Academic Counseling and Support
The Office of Academic Counseling and Support serves as a resource and referral agent for both students and faculty.
Through one-on-one partnerships, academic counselors challenge undergraduate students to determine meaningful academic and life goals by encouraging them to reflect upon their educational experiences and achievements. The Academic Counseling staff offers special support to those students who are experiencing academic challenges, provides assistance with class registration, long term academic planning individual assistance in study skills improvement, time management, test taking preparation, college reading techniques, and college survival skills.
Full-time faculty members serve as advisers to all students. Faculty advisers assist students with class schedules and enrollment decisions each semester during their first and sophomore years.
Major field advisers guide their advisees’ progress toward a degree by reviewing grade reports and degree evaluations, assisting students with academic challenges, and consulting with them about acreer decisions.
Academic Development Program
The Academic Development Program (ADP) is a team-taught combination of courses designed to help incoming first year students develop proficiency in reading, writing, library and learning skills necessary for college success.
Students are invited to participate in this program if high school records and entrance exams (such as the ACT) indicate weakness in the areas of reading and writing.
Participants in the program register for twelve or sixteen credits in fall semester: ENGL 110 Intensive Writing; a companion course covering one of the core curriculum requirements; and one or two additional courses of the student’s choice.
Mathematics Resource Center
The Mathematics Resource Center (MaRC) provides a variety of resources including a tutoring staff, math placement exam proctoring and preparation, and general mathematics advising. Also available from the MaRC is a list of private tutors, whose rates are subject to individual negotiations.
Students must satisfy all prerequisites in order to enroll in a math course. Most entry-level math courses require an appropriate math placement derived from an ACT math score or from a UST Math Placement Exam, which is a proctored test offered weekly by the MaRC Director.
Students whose math placement is 099 cannot take any for-credit math course at St. Thomas. However, St. Thomas offers MATH 005 (Basic Math Skills) which serves as a prerequisite for MATH 006, MATH 100 and MATH 101. Successful completion of MATH 005 receives placement into MATH 100 or MATH 101. MATH 005 has a nominal registration fee and is offered every fall, J-Term and spring.
Consult the website for more information: http://www.stthomas.edu/marc
Students qualify for services through Disability Resources through self-disclosure of a disability and the presentation of current and comprehensive documentation. Reasonable academic accommodations are arranged on an individual basis in order to provide students with disabilities equal access to all university programs. The University of St. Thomas is committed to compliance with the Americans with Disabilities Act of 1990 and Section 504 of the Rehabilitation Act of 1973.
Center for Writing
Writers at all levels of experience use the Center for Writing. Through individualized conferences, peer consultants work with writers to help them focus, develop, and organize their ideas, and revise and edit their drafts. Students can seek assistance on any work in progress before they write, as they write, and after they write. Most writers bring course assignments, including analytical, research, and capstone papers. Those writing essays for application to graduate school or study abroad are also welcome.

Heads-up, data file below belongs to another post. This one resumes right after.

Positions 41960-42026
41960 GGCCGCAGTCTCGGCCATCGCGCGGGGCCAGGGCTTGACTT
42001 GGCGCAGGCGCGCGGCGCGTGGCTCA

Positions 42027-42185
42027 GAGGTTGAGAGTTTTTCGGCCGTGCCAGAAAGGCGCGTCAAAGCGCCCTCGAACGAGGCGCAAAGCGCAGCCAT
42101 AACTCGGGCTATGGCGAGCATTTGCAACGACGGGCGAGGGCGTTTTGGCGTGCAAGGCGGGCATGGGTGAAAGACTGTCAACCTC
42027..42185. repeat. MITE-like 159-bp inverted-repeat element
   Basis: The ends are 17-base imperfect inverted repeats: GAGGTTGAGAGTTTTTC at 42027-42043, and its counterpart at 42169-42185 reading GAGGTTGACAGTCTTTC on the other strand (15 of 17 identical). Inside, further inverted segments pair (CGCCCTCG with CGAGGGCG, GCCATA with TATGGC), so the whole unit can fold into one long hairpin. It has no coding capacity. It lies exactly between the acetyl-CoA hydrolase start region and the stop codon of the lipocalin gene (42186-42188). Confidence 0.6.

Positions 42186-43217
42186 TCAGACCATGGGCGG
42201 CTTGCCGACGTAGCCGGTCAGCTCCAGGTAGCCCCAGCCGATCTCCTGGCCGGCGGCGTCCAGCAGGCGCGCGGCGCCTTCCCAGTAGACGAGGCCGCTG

The Center is staffed by peer consultants selected each spring through a rigorous application and interview process. The consultants do not edit or proofread, but instead help writers strengthen their approaches to all facets of the writing process.
Conferences with consultants are free and confidential.
Appointments should be made through our website www.stthomas.edu/writing. Online consultations are available through our website as well. For more information on our services, please contact the director, Dr. Susan Callaway, in JRC 361, 651-962-5601.
Major Field Advisers
After a student has completed 48 semester credits, the student completes a major field form and applies to be accepted as a major in his or her chosen academic discipline.
When the student has been accepted as a major in a particular department the guidance of her or his program is then transferred from the pre-major adviser to a departmental major field adviser.
Information Technology Services
Information Technology Services (ITS) is the University of St. Thomas' information technology division which focuses on three areas" academics, service and operations, and security. ITS is charged with developing initiatives that create and reflect best IT practices in higher education and support the University of St. Thomas' mission and strategic goals.
ITS provides a variety of software and services to students at no additional cost to support their academic and personal goals while at St. Thomas. All students receive a St. Thomas account upon acceptance to the university that includes email, file storage, on-campus printing, Microsoft Office suite for personal devices, and access to important university-wide systems that allow students to stay on top of their coursework, grades, and campus activities. The Tech Desk also offers free walk-up assistance for general troubleshooting on personal devices, including malware and virus removal.